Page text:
The fact is this sly and devious conservative majority of five and their ambiguous decisions today ensure that we will be tying up the state and federal courts for years to come as we try to combat states’ legislatures restrictions of civil equality for LGBTQ people and to fight for fair and equal access to the ballot box. These fights are not unrelated!

    What has happened is the states now have more power than ever. The states’ rights contingent of SCOTUS has prevailed. This does not bode well for any fair-minded American. And, wily conservatives can and will use today’s decisions to drive a wedge between LGBTQ people (who many conservatives portray as privileged white men seeking “special rights”) and Black, Latino and other minorities, who are essential allies in any fight for full civil equality.

    I celebrate with qualifications the two decisions of today. I mourn yesterday’s decision.

    It was heart-breaking when the Voting Rights Act was gutted yesterday. To see the valiant, courageous sacrifices of those who fought for civil rights for ALL Americans tossed onto the judicial trash-heap left me despairing because 40 years is not a long time and, no, SCOTUS, racism is NOT dead in America! The Voting Rights Act is still necessary! And, this will be proven as red state after red state either implements standing legislation or quickly passes legislation to put up, once again, onerous restrictions and barriers to fair and equal access to the ballot box.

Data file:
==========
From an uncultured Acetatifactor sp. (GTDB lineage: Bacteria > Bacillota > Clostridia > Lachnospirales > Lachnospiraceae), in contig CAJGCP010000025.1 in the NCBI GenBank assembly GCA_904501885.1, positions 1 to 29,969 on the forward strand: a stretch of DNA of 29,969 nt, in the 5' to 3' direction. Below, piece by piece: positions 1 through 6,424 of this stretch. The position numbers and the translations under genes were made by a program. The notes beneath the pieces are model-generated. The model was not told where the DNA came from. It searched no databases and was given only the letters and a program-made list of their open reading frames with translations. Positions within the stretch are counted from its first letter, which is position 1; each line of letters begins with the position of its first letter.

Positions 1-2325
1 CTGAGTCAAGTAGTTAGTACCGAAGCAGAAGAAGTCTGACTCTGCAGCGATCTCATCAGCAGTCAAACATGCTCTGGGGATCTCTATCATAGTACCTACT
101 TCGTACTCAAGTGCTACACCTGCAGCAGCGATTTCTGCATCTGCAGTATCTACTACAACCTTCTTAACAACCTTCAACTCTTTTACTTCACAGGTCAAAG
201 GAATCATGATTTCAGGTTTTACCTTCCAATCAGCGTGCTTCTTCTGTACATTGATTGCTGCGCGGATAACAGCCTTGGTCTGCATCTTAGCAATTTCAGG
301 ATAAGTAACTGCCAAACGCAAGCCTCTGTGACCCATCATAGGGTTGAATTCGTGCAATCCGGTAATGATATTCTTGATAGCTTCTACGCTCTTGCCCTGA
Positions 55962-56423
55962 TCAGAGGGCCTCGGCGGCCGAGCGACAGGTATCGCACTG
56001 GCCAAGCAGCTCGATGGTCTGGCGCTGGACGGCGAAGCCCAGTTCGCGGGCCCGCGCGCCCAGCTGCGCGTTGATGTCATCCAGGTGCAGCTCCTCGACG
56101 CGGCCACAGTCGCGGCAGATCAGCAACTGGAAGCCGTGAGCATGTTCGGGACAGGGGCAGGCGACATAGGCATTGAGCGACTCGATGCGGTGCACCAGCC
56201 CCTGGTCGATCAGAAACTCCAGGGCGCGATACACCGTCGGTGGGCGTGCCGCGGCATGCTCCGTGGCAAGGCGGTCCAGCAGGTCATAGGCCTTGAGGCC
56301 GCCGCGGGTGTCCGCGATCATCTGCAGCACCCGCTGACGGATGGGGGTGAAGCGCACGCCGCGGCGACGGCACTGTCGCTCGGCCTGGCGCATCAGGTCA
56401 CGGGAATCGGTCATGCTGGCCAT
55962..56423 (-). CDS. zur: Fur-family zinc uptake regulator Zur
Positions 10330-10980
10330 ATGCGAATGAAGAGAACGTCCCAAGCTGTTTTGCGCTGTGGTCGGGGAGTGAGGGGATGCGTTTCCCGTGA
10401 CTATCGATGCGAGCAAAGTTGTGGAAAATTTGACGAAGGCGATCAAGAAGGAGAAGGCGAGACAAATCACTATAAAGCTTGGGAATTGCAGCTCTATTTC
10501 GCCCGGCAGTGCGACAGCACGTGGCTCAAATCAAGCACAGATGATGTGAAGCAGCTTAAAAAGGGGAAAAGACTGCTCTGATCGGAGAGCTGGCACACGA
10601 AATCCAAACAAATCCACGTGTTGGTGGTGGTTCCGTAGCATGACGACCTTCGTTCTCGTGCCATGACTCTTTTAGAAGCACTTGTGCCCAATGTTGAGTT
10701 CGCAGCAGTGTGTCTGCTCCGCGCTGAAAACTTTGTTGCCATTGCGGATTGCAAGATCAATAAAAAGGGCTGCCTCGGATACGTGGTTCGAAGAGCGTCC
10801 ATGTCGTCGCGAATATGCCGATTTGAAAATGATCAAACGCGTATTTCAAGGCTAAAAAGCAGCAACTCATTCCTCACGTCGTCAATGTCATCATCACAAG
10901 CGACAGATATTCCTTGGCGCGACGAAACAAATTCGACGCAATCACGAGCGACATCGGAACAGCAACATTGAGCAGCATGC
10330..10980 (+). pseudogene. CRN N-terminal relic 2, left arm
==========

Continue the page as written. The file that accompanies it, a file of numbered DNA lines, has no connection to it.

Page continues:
The three of them together, in the long run, the big picture, do not bode well. It means only that the gauntlet has been thrown down in the fight to have a strong federal government protect the weak and disenfranchised from the voracious, temperamental whims of a vengeful conservative electorate in individual states. (And before anyone nails me on this, that which passes for “conservatism” in today’s Republican Party is not conservatism as I have understood its traditional meaning.)

    SCOTUS has tipped the balance towards the states. It has made “divide and conquer” a factual reality for modern-day GOP conservatives. That is not a good thing in America’s quest for a just and egalitarian society.